Congratulations, Dr Sally Hofmeyr
A couple of days before setting off to the Pan-African Ornithological Congress, Sally Hofmeyr heard the excellent news that her PhD had been through all the hoops, and that she was now Dr Hofmeyr. One of the first people she met at the conference was one of her three examiners, Dr Juliet Vickery, of the RSPB in the UK. (Sally's examiners were happy to have their names disclosed – the other two were Professor Andre Dhondt, Cornell University, and Professor Jeremy Greenwood, St Andrews University and former Director of the British Trust for Ornithology.)
We congratulate Sally on this fantastic achievement. Her thesis is entitled Impacts of environmental change on large terrestrial bird species in South Africa: insights from citizen science data. The research project involved using data collected by hundreds of citizen scientists over a period of 24 years to examine the status and ecology of six large terrestrial bird species. This was done with a view to understanding the effects of ongoing anthropogenic environmental change on these species, and to improving our understanding of their conservation needs. The research utilised data from two citizen science projects: the Coordinated Avifaunal Roadcounts (CAR) project, and the first and second Southern African Bird Atlas Projects (SABAP1 and SABAP2). The thesis begins with an investigation into the reliability of data from the CAR project, using counts conducted on consecutive days. Some species are more reliably surveyed by this methodology than others, depending behavioural characteristics. Subsequent chapters interrogate the data on each of the six focal species. One, the Southern Black Korhaan, was found to have decreased significantly in abundance, and it was recommended for inclusion in the IUCN Red List. The Blue Crane has undergone a dramatic shift of its core range from the Grassland biome where habitat destruction caused populations to decline, to the agricultural lands in the Fynbos biome, where extensive land transformation has made new habitat available. The thesis includes an analysis of the diversity of bustards and korhaans across South Africa, an assessment of coverage of key regions by CAR and SABAP2, and the conservation implications of the study. The research presents new ways of combining data from two different long-running citizen science projects to provide much needed information about the status and conservation needs of birds that are otherwise relatively poorly studied.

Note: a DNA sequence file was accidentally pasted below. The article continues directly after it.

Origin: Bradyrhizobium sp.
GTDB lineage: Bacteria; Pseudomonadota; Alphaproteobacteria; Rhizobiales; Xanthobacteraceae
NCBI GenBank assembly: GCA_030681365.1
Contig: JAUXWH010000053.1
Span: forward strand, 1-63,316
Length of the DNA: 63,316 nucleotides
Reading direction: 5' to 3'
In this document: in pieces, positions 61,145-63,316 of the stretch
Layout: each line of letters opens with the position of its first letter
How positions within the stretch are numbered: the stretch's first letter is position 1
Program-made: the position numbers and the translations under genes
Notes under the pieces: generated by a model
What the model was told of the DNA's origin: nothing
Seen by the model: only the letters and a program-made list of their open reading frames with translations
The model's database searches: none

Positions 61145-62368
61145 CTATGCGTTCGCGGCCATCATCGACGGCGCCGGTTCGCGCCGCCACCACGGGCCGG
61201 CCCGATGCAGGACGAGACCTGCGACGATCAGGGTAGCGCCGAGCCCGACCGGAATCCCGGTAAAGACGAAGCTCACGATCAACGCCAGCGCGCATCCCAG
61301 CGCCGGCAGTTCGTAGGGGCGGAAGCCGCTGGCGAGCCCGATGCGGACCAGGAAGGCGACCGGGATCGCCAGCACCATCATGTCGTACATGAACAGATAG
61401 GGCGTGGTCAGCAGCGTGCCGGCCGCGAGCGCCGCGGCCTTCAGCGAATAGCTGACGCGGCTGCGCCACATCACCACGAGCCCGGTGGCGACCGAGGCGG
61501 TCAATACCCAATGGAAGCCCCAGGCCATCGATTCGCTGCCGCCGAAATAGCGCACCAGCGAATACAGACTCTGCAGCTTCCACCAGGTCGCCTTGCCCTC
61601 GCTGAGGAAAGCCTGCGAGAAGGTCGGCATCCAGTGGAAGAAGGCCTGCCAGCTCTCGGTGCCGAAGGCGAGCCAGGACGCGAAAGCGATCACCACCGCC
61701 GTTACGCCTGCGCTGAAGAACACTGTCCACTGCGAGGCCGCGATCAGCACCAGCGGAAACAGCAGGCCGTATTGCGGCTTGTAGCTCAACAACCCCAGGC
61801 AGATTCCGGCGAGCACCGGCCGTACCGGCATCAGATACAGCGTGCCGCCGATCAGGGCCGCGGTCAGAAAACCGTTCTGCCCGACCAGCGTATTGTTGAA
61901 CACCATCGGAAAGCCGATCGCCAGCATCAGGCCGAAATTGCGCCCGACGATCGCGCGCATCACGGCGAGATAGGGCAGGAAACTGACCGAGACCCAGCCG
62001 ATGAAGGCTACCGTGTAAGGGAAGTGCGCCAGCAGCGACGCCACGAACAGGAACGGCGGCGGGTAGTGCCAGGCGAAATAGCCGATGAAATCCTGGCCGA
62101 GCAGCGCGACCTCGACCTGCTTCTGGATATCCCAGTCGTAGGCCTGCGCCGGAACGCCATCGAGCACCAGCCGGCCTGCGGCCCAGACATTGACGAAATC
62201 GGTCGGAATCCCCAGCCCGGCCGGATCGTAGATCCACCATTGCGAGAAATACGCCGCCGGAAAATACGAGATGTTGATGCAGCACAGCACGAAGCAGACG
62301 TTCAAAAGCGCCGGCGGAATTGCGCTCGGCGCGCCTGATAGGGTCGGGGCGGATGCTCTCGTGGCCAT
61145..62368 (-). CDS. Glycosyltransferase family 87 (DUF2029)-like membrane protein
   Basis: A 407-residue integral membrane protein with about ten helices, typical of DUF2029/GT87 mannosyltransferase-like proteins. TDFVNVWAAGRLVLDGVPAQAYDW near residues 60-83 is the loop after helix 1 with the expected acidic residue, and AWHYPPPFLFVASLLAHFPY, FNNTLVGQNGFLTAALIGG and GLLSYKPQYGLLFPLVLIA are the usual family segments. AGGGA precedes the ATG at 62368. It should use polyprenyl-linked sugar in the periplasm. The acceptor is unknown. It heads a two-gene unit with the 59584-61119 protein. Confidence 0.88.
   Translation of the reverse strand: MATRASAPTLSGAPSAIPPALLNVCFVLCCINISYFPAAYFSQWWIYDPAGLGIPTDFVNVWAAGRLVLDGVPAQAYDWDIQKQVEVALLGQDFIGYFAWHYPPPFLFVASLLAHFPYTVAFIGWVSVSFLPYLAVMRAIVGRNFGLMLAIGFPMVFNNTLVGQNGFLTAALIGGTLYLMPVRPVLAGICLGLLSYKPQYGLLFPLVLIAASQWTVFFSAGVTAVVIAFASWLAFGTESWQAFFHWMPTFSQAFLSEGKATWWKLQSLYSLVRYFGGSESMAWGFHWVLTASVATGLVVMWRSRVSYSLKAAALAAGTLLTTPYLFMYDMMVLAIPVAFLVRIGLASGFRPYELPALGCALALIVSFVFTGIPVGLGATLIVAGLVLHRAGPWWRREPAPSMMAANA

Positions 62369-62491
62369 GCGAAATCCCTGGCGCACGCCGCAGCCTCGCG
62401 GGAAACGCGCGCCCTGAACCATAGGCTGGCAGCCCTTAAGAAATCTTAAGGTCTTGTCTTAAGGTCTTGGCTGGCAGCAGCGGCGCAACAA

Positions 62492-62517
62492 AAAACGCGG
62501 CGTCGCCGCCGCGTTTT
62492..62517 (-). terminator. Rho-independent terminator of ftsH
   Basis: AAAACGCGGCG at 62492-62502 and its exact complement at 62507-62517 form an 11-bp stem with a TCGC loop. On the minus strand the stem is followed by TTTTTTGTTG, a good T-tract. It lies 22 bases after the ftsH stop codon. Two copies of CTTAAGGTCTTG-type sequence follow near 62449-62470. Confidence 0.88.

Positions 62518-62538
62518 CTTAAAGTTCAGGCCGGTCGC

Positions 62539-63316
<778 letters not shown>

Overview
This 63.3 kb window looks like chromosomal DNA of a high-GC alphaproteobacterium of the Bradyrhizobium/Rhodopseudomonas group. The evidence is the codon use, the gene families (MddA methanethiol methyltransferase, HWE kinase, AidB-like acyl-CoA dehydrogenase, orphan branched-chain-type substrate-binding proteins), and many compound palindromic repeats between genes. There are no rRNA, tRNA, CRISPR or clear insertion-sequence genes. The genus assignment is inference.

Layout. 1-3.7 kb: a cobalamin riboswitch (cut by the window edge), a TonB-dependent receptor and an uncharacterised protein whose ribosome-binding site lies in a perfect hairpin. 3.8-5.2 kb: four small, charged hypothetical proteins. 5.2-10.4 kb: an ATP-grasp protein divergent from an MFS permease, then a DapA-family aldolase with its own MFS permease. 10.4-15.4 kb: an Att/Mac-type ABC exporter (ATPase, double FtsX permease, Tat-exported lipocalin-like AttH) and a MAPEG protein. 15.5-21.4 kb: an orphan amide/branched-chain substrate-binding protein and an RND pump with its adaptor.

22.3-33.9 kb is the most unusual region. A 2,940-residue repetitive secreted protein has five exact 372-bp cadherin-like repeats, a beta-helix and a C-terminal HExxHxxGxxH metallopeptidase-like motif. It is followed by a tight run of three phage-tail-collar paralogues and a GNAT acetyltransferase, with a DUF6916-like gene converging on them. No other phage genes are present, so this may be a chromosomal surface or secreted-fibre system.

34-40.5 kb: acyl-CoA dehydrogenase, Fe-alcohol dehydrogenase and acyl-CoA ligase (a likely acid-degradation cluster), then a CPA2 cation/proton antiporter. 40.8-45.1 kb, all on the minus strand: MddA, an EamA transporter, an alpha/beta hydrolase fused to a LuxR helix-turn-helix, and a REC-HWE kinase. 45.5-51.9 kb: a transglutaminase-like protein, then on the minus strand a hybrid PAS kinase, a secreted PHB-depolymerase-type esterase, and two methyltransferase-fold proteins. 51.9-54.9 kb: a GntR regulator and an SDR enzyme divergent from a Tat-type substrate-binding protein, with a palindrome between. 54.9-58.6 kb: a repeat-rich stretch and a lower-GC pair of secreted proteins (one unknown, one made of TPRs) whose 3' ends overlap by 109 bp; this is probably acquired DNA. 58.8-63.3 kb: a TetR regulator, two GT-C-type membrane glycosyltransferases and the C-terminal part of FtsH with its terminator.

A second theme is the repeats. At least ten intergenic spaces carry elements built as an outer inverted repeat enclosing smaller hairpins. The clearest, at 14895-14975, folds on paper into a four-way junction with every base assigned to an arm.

Sally's interest in ecology and conservation began in earnest on a wilderness trail run by the Wilderness Leadership School in the Umfolozi Game Reserve in 1994. Since then her passion for wild nature has grown, and with it a desire to understand the effects of anthropogenically caused environmental change on natural ecosystems. Her undergraduate degree focused on Wildlife Science, with a final year research project on the endangered Cape Vulture, when her supervisor Professor Steven Piper instilled in her an appreciation for the value of large, pre-existing and relatively unused data sets. Sally’s coursework MSc focused on African mammals, with a research project on giraffes and Acacia nigrescens, which was conducted in the Kruger National Park.
This PhD was supervised by Dr Phoebe Barnard (SANBI) and myself.
Sally moves on to a postdoc on Secretarybirds, with Dr Craig Symes at the University of the Witwatersrand as mentor, and I will play a role as well. She will be based at the Tswalu Kalahari Reserve, near Kuruman.
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